Why Most Men Won’t Take Women, Gender and Sexuality Classes

April 27, 2015
Photo from https://www.flickr.com/photos/garryknight/5829081556
Taken at the Slutwalk meeting at Trafalgar Square in London on Saturday 11 June 2011. These protestors demonstrate the all-inclusive attitude in regards to gender that Kendall Siewert argues the WGS program should adapt by changing its title.

Story by: Kendall Siewert

Most majors don’t have nomenclature issues. Math majors study math, French majors study French, sociology majors study sociology. It seems obvious when put in such simplistic terms. But when we apply the same line of logic to U.Va.’s Women, Gender and Sexuality major, it gets blurry.

WGS majors study women, but they also study men, genderqueer and gender non-conforming individuals, transgender men and transgender women. Singling out women in the title places an unequal emphasis on what makes up one portion of a larger picture. And herein lies the problem.

U.Va.’s WGS major hasn’t always been titled as such. This is the third attempt at getting it right.

The major first emerged in 1979 as Women’s Studies, and later changed to Studies in Women and Gender in 2000, before finally settling on Women, Gender, and Sexuality in 2012. Two name changes and 35 years later, it’s still not quite a perfect fit. For a major so deeply rooted in diversity, the title is hardly inclusive.

I’m not the first student to notice this, either. Ben Rudgley wrote an article for The Cavalier Daily in February of 2014 calling for the end of WGS programs. While I clearly do not agree with this argument (which, by the way, he later recanted after taking a WGS class), he makes some salient points regarding the exclusivity of the name.

Rudgley analyzes the stigma that occurs when placing the word “women” at the beginning of a course title, which alienates those who “could benefit most from its teachings.” However, Rudgley places the responsibility on our culture, not the WGS program, and this is where we differ. I believe it is the responsibility of the WGS department to initiate the shift in culture, to create inclusive territory, and to preach equality and diversity as it has always done.

Faculty members are also aware of the discrepancy in the WGS department name and the actual content being taught. Dr. Charlotte Patterson, the director of the WGS program, observed that over time, WGS faculty members have realized “they are teaching courses really not about women, [and] really more about gender.”

So why guard the title?

Patterson points to U.Va.’s rooted tradition in historicity as a tentative answer, claiming the title is “mainly historical, because [the program] grew out of Women’s Studies.” There is no doubt that the original Women’s Studies major provided a strong foundation to the study of gender and sexuality at U.Va.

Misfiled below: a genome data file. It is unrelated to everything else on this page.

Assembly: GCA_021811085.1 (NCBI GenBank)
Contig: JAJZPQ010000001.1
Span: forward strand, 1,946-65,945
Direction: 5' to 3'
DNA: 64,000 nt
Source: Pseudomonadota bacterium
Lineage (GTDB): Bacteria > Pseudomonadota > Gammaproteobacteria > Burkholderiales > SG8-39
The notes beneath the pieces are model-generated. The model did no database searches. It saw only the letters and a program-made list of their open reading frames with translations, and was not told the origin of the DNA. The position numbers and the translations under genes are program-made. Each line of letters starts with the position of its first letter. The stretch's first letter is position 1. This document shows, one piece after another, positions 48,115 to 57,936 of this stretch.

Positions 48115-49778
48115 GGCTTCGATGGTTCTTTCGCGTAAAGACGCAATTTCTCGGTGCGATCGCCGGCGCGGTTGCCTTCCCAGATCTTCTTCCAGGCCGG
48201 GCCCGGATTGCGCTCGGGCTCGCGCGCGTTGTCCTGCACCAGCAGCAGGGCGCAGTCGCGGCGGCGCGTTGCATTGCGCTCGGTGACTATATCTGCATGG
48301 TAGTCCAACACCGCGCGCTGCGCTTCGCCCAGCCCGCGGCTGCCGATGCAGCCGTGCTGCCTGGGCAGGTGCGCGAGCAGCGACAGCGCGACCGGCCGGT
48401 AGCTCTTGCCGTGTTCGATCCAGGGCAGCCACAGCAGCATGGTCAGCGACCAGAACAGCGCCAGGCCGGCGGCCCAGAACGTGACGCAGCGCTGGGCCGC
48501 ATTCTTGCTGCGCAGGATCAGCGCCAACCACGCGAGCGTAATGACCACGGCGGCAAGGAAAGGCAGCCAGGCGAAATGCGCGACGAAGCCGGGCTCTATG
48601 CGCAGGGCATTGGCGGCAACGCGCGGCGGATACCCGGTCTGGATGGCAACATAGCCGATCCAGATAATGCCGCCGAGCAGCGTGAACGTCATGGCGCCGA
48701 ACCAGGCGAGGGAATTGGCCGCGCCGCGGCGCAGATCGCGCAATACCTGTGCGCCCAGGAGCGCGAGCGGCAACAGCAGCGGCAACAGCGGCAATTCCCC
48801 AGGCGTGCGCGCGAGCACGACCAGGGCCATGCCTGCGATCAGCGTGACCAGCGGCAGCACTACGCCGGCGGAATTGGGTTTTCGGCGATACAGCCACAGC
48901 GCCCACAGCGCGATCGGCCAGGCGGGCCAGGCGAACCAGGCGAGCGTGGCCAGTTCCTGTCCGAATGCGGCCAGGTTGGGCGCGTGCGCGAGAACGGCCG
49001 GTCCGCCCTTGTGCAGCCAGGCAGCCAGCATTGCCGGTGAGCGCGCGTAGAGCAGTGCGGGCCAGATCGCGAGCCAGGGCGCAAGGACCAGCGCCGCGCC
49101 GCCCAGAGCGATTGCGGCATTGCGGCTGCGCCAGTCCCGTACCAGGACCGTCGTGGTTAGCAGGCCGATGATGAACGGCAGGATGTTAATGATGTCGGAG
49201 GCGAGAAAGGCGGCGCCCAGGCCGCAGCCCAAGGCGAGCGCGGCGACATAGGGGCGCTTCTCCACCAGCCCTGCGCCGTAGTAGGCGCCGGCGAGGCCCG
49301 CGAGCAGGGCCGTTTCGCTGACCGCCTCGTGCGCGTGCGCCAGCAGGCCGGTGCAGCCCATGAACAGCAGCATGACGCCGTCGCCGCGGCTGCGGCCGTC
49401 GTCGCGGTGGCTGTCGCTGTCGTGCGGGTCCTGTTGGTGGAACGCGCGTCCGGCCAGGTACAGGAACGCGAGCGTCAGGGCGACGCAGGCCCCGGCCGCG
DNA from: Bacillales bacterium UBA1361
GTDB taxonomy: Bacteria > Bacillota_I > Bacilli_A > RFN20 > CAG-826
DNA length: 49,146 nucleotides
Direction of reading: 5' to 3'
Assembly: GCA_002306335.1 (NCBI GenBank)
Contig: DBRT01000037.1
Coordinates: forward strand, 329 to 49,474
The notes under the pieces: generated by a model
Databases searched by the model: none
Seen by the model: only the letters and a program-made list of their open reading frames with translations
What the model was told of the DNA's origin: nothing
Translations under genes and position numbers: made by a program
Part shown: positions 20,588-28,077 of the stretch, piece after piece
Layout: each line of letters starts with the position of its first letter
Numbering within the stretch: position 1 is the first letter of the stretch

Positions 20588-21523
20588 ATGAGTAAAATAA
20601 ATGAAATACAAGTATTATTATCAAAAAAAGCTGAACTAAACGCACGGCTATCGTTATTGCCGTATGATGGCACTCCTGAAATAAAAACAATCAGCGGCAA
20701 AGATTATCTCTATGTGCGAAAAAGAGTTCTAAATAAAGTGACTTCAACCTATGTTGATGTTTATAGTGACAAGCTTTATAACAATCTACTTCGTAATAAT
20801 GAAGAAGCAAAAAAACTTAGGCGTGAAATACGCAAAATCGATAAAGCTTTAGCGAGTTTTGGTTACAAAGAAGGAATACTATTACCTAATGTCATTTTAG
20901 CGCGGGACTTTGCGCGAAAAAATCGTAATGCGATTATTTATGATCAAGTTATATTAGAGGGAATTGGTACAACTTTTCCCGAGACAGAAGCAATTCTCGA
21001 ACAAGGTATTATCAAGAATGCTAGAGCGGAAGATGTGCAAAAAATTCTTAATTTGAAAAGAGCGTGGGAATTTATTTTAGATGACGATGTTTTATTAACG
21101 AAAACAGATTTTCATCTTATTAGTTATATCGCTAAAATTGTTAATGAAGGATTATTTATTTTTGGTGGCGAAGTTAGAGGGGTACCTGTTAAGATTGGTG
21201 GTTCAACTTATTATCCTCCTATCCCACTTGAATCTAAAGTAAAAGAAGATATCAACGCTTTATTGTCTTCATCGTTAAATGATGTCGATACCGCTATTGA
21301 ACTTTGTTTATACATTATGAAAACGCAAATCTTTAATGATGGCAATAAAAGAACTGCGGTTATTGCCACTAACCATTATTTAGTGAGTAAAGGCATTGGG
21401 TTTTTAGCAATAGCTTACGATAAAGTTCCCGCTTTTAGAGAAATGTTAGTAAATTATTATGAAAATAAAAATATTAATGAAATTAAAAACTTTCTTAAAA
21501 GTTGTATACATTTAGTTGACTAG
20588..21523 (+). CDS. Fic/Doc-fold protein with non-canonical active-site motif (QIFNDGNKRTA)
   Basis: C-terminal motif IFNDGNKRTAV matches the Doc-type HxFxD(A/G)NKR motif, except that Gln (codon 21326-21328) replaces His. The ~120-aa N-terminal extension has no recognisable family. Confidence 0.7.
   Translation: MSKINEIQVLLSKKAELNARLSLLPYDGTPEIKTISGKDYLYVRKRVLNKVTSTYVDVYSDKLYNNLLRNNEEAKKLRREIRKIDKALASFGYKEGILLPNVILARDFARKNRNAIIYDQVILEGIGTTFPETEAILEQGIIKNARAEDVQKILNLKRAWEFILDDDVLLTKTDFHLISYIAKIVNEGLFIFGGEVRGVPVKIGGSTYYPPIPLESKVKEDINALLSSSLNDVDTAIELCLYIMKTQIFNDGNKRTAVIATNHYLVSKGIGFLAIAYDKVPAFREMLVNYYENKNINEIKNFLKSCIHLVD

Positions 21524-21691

But now the program is struggling to cling to tradition while also committing to diversity. I argue that a change in naming to Gender and Sexuality Studies would be a step forward in fostering diversity at U.Va., and there are three primary reasons why I advocate for this change.

First, and perhaps most obviously, WGS majors study all genders, sexualities, sexes, and identities.  Although I do appreciate that Women’s Studies was founded in part to specifically emphasize women’s experiences, not all classes directly revolve around the “female experience,” nor should they. I maintain that WGS classes are some of the most open environments at U.Va. The inclusion of the word “women” does not reflect this openness. It recognizes a socially structured gender binary that most WGS classes seek to dismantle, and consequently does not legitimize enough differing experiences.

Secondly, the title of the major dissuades students who do not identify as women from choosing it. And this makes sense. I would be hesitant to major in Men, Gender, and Sexuality. I clearly believe there is value in studying women’s unique history, but there is equal value in analyzing how other genders have influenced this history and forged their own path. It is easy to see female as oppressed and male as oppressor. In some cases, this is undoubtedly true, but it again reinforces a dichotomous gender binary that constantly leaves those outside of it feeling on the outskirts.

Thirdly, it implies that there is a collective female experience. Placing the word “women” at the front of the WGS major insinuates that most women have had similar exposures. It also implies that there is something inherently different about women that others them. But there is no collective female experience. It is impossible to quantify, whether or not it is slapped on the title of a textbook or a class title. There is no right way to be a woman, and even if there were, trying to classify that in concrete terms just serves to distance the group in question.

Maybe we’ll never find a perfect fit to accommodate all the necessary diversity. As a WGS major, I admit it is sometimes exhausting to take into account the political correctness of terminology and nomenclature. However, it’s essential to legitimizing identities and creating safe spaces.

Patterson likens title changes to home renovations, where it may be easier to “add rooms to an old house as opposed to simply tearing [it] down.”

An old house might be filled with tradition and memories, but if the family has outgrown it, it’s time to build something new. But you can’t build a house in a day. So let’s start with changing the name to Gender and Sexuality Studies, a small but important step into creating the inclusive home that U.Va. students deserve.

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